How Bad Will the US Luxury Slowdown Be?

High energy prices and inflation, geo-political turmoil and the tightening of monetary policy have taken their toll on consumer sentiment, dampening the “YOLO” attitude that drove unprecedented growth for luxury fashion brands since the pandemic.

But after slumping last year, shares in most listed luxury groups are now trading around multi-year-highs, suggesting that investors are increasingly confident that demand for high-end products will defy the general gloom.

To be sure, improved valuations are mostly being driven by hopes for a rapid rebound in Chinese spending following the lifting of strict anti-coronavirus measures. But the rosier outlook is also informed by a growing sense that in spite of macroeconomic gloom and a financial panic, the slowdown in the US market — luxury’s growth engine since the pandemic — may be less severe than expected, and relatively short-lived.

Even amid interest rate hikes, layoffs and a banking panic sparked by the collapse of two regional banks in March (Silicon Valley and Signature), the US market is expected to grow 7 percent this year, analysts at HSBC said. Bernstein expects sales to American clients to grow between 5 and 7 percent — a sharp slowdown compared to the last two years, but far from a collapse.

American luxury sales have exploded since the pandemic, rising 35 percent over 2019 levels to reach €113 billion last year, according to consultancy Bain. Last year alone luxury brands’ sales rose 25 percent in the region even as a deteriorating economic picture pounded the stock and housing markets.

But cracks finally started to show in November, with sales of entry-level luxury products slowing sharply in the holiday season. The US market is “taking a breather,” Gucci- and Saint Laurent-owner Kering’s chief financial officer Jean-Marc Duplaix said in a February press conference. “Aspirational clients in particular are sort-of taking a break.”

Growth slowed more sharply from the start of the year, dropping to a low single-digit rate, market sources and analysts estimate. Credit and debit card data from Mastercard showed a 4 percent year-on-year increase in apparel spending for February, with consumers putting an “emphasis on pricing and value” in their choice of retailer, the payments company said.

Still, luxury brands are determined to hold onto the flood of new customers they’ve attracted since the pandemic — a breakthrough in a market where fashion buyers have long been hooked on discounts, and even wealthy households tend to prioritise other categories like houses and cars (not to mention experiences like restaurants and travel).

Brands have been staging big-budget marketing events like Versace’s March show in Los Angeles, accelerating the pace of targeted clienteling initiatives like dinners with celebrity guests and couture pop-ups in places like Napa Valley and the Hamptons.

And, even as growth slows, brands have forged ahead with plans to roll out new stores in fast-growing second- and third-tier cities, where pockets of wealthy consumers have long been overlooked, and whose expansion has accelerated since the pandemic. Think Hermès in Naples, Florida; or Saint Laurent in Charlotte, North Carolina.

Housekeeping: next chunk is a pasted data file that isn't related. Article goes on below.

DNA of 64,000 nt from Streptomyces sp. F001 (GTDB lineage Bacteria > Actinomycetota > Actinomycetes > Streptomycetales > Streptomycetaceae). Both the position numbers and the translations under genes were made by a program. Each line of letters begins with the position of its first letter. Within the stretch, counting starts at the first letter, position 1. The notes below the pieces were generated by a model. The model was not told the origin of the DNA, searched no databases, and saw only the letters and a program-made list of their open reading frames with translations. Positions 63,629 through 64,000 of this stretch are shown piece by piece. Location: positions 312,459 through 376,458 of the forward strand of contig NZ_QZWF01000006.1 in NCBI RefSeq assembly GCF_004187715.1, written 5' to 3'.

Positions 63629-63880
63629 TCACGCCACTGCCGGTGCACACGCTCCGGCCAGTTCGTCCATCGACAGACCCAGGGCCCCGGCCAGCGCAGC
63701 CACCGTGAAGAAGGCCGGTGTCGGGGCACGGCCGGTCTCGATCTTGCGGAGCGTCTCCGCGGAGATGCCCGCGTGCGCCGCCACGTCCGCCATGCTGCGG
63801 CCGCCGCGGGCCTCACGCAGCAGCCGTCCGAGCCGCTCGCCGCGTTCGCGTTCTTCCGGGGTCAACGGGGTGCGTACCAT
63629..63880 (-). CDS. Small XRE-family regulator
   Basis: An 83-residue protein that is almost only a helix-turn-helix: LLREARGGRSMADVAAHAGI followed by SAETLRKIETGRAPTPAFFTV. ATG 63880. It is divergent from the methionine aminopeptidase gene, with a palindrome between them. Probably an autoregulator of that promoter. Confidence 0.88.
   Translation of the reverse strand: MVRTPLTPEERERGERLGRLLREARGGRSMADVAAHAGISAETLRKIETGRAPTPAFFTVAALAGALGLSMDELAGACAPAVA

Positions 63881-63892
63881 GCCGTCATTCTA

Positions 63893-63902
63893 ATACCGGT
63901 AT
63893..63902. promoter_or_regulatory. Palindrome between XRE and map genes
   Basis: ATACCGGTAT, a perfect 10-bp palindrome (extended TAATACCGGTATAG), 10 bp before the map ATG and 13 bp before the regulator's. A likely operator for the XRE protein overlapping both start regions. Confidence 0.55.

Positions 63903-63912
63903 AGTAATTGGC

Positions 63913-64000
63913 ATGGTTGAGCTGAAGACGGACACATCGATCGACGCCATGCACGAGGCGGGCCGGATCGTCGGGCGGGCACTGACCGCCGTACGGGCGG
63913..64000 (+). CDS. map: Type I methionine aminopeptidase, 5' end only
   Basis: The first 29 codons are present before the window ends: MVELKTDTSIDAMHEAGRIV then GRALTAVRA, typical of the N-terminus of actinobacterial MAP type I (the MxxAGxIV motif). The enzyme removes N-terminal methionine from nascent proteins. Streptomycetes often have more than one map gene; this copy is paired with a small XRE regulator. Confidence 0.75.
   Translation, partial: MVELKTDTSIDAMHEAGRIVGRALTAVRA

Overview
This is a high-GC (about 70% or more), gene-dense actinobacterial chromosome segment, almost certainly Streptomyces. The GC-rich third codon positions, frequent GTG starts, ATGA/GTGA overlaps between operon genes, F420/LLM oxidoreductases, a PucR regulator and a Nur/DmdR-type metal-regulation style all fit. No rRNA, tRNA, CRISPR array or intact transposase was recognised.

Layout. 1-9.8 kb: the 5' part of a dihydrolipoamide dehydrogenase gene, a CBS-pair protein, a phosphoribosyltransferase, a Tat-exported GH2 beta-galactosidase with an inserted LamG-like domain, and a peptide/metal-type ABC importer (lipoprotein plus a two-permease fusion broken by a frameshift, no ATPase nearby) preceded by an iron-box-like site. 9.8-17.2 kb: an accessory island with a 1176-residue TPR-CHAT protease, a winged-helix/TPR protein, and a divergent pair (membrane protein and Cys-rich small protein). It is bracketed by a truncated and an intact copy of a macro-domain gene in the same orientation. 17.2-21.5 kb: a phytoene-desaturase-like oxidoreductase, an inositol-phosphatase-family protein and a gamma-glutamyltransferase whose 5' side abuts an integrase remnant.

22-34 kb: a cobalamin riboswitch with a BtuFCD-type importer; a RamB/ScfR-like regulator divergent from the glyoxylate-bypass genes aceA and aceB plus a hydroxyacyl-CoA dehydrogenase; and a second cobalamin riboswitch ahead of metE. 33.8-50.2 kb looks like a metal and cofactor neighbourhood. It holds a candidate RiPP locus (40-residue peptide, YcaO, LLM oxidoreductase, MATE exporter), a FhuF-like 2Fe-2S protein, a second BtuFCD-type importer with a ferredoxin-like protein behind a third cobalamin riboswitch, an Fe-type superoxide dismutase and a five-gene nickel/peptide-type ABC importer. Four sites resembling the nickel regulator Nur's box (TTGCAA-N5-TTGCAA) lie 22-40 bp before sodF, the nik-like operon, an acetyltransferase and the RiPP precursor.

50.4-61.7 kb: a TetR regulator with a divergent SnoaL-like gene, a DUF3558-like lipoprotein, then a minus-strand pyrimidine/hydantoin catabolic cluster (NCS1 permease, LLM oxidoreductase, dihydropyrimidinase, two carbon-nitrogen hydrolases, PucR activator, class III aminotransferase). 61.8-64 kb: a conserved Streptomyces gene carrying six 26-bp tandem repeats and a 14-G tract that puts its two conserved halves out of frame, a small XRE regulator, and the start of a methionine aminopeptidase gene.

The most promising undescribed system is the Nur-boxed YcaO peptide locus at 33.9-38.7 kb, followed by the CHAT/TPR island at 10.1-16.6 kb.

“Brands are not pulling back on their plans [for store openings],” New York-based luxury consultant Robert Burke said. “We’re able to gather more data than ever about local markets, and realised the strength of cities like Denver, Colorado or Nashville, Tennessee. There’s a pocket of customers in these cities that just love to shop.”

“The growth in cities like Nashville or Charlotte, it’s structural. It’s not going to disappear,” Kering CEO François-Henri Pinault said.

Refurbished and expanded stores in the most visible shopping capitals are also underway: Tiffany’s “Landmark” project — a complete overhaul of its iconic flagship store on 5th Avenue — is set to open in May. Valentino is set to open an expanded Madison Avenue location later this year.

Analysts expect that store openings, as well as revamped collections, will help to re-energise sales, with growth picking back up (albeit at a more modest pace) from the second half of the year. The industry will also face easier comparisons as it annualises Americans’ rebound in travel, which conspired with a strong dollar to drive a sharp increase in tax-free shopping in Europe in the second half of last year (to the detriment of US stores).

“There’s been an exodus of wealthy shoppers to Europe and you’re following two years of exuberance,” HSBC analyst Erwan Rambourg said. “Right now we see the US demand for luxury as being in a bit of an air pocket, but we think it’ll pick back up.”

An aesthetic shift toward more timeless, elevated styles could also help brands keep growing in the US: attracting more mature clients who weren’t as interested in luxury’s recent logomania, and who are more likely to be insulated from inflation and layoffs. “Timeless luxury is very relevant right now,” Burke said.

But that same aesthetic shift could also ratchet up the pressure on luxury’s aspirational customers: many lower-income consumers and HENRYs (High Earners Not Rich Yet) who splurged on $900 sneakers in recent years would balk at paying $4,000 for a suit. More some, keeping up with changing tastes may require trading down to less expensive brands.

Still, “luxury goods are seen to be addictive: the boost in self-esteem they provide is hard to give up,” Bernstein analyst Luca Solca wrote in a recent note to clients. “The expectation is that European and US consumers will prove sticky and won’t give up on buying luxury goods products.”

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Compiled by Sarah Elson.